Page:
Maggie: Yeah the thing is I worked with dance bands. I was a window dresser during the day and the money was really nothing, it was something like two pounds a week, you couldn't live on that. Then I met Leslie and Alex and I joined Leslies band The Kinning Park Ramblers. They'd been together since they were nine years old, that band. Then when they all got to be eighteen, nineteen, twenty years old they all started to go their own way and start families. One of them opened up a music shop, one worked at a printer. Then I thought “What do I do know?” My Mother answered an advert for a local dancehall called the Locarno, I lied about my age because you couldn't work until you were eighteen and was about sixteen and half at the time I think.

I worked with an eighteen piece orchestra covering everything from Keely Smith, Dusty Springfield, Dinah Washington all different kinds of stuff. That was one of the happiest periods of my life because those guys played with the Scottish National Orchestra and radio and stuff. They were great musicians. I've always been surrounded by great musicians. They taught me so much about chords and all the different stuff in music. It was really for the money because I couldn't survive with the money that I was getting from the Window dressing job. That helped to get me to where I eventually wanted to go, which was to go with Leslie over to Germany for a year and rock the American bases. That was the beginning of Stone The Crows.

Ryan: I've heard that Glasgow can be a pretty tough town.

Maggie: Yeah but it's a port do you know what I'm saying? A lot of good raw talent has come from there, writers as well. I feel safer walking on Glasgow streets that I would say Birmingham or Manchester [laughs].

Ryan: There isn't enough time in the day to talk about all the people that you've worked with, not to mention I know you're probably going to want to save some stories for your book, but one of my favorite records that you were a part of was Rod Stewart's Every Picture Tells A Story.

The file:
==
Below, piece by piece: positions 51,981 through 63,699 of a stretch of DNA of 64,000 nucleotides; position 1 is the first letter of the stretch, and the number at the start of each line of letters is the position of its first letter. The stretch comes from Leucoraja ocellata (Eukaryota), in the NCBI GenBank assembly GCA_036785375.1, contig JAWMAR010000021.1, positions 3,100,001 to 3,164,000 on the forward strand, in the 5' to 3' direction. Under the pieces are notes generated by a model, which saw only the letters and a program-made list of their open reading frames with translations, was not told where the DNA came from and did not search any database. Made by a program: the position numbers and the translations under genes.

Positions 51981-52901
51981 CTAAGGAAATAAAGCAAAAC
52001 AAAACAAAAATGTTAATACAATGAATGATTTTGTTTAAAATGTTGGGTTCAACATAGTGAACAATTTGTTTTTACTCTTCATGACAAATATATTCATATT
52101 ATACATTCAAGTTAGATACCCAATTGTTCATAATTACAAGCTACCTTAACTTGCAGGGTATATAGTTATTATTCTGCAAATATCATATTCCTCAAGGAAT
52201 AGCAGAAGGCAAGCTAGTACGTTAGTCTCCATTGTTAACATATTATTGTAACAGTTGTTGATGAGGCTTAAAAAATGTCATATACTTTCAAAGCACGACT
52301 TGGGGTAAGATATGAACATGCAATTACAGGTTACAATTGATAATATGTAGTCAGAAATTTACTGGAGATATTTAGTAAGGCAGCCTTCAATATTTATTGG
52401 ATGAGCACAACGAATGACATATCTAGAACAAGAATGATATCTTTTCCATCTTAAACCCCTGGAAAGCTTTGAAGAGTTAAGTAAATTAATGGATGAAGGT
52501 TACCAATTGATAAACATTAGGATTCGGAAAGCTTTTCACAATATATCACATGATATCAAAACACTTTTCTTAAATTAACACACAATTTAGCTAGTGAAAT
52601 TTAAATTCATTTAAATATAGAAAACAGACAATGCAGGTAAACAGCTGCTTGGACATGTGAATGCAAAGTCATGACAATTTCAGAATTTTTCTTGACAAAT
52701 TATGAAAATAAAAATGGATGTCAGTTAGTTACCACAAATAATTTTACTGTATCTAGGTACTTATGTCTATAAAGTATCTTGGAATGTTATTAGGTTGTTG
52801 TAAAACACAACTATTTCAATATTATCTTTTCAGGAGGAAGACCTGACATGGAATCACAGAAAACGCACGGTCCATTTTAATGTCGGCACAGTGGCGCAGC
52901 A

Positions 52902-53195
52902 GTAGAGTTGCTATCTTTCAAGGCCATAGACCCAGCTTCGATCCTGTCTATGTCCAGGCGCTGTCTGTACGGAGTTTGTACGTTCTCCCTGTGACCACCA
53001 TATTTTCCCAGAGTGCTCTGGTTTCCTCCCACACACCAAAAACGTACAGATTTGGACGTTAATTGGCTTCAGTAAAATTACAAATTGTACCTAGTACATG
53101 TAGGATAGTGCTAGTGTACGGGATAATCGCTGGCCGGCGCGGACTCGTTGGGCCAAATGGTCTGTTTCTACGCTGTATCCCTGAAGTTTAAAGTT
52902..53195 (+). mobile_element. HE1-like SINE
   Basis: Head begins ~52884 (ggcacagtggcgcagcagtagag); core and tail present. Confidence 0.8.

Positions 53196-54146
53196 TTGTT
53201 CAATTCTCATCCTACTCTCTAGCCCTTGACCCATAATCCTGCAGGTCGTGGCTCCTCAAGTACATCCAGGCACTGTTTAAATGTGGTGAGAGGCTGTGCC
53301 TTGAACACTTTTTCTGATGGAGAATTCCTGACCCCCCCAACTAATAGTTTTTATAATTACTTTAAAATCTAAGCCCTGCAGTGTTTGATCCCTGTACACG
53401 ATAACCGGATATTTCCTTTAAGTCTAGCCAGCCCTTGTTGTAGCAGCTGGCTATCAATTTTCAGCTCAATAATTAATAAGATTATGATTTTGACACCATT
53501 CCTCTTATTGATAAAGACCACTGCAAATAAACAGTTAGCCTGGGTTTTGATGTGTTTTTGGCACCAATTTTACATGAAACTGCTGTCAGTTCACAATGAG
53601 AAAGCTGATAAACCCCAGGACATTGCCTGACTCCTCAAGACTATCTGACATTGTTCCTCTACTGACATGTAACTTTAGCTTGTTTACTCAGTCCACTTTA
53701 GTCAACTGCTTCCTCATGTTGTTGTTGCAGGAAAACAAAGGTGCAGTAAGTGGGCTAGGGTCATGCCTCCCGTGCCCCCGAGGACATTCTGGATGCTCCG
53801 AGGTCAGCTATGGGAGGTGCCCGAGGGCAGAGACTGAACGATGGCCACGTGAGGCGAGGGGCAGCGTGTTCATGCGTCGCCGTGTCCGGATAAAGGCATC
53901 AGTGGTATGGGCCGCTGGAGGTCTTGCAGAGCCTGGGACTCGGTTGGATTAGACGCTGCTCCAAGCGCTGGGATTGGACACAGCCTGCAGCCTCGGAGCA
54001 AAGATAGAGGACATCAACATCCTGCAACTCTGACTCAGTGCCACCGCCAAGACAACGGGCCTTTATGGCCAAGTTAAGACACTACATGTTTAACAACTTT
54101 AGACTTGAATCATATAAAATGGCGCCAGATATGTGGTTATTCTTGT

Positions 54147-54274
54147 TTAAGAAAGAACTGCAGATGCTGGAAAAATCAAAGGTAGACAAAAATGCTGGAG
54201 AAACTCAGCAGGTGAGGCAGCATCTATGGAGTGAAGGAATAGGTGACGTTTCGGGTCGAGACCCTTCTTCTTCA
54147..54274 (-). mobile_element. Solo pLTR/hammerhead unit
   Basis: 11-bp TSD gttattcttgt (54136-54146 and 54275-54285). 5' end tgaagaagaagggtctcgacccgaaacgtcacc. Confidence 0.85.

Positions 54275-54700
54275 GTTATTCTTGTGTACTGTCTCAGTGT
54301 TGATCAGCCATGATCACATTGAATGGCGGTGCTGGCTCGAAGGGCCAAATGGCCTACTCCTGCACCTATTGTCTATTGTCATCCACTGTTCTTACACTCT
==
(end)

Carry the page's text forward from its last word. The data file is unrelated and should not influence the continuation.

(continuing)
Maggie: That was in the beginning of Stone The Crows. Roger Daltrey was always very supportive of me as well. He would write in magazines saying “Maggie Bell is a great singer” and Rod Stewart as well. Rod came and collected me one night and he said that was going to take me to the studio. This big Maserati car pulls up and the neighbors were looking behind the curtains wondering what was happening [laughing]. I went in and I did it, and of course I was a good friend of Long John Baldry's as well. I sang on “Every Picture Tells A Story” and he thanked me in the credits as Maggie “Mateus Rosé” Bell. I've never been a drinker and I've never drank Mateus Rosé in my life.

Ryan: Maybe he was drinking it that night.

Maggie: Yeah probably.

Ryan: That album really sums up what's great about rock ‘n roll. It's loose and you can hear the mistakes in there because they left them in.

Maggie: Absolutely!

Ryan: Where as today everything has to be edited out.

Maggie: Today you can use computers; you don't even have to be a bloody singer these days. If you sing a bum note the computer can fix it up. It's not real is it?

Ryan: It takes something away from it don't you think?

Maggie: Absolutely, that rawness and emotion. I'll tell you who I think is a great singer and who I like, is Bryan Adams. He's still got that rawness and I think he's a great songwriter and a great guitar player. That's today's equivalent of the Scottish contingent as I call it, the Jimmy Dewar's and the Alex Harvey's and all that. That's who you've got in Canada is Bryan Adams. Of course there's Joni Mitchell as well, wonderful stuff.

Ryan: Thank for your time Maggie. I enjoyed talking to you.

Maggie: It's been really nice talking to somebody that asks intelligent questions because believe me I've had some real corkers in my time [laughing]. There's one thing I learned from Jerry Wexler, I spent six months with Jerry and his wife out at his house in the Hamptons. I spent a lot of time walking on the beach with him and stuff and I loved him dearly. He said to me “Maggie, do you know what I like about you? You do your homework” That's what you've done; you've done your homework. Some people call me up to do interviews and they haven't got a clue. They don't know their ass from their elbow really. You want to get something else than just the same old byline don't you?



© Copyright 2009 Ryan Sparks, Classic Rock Revisited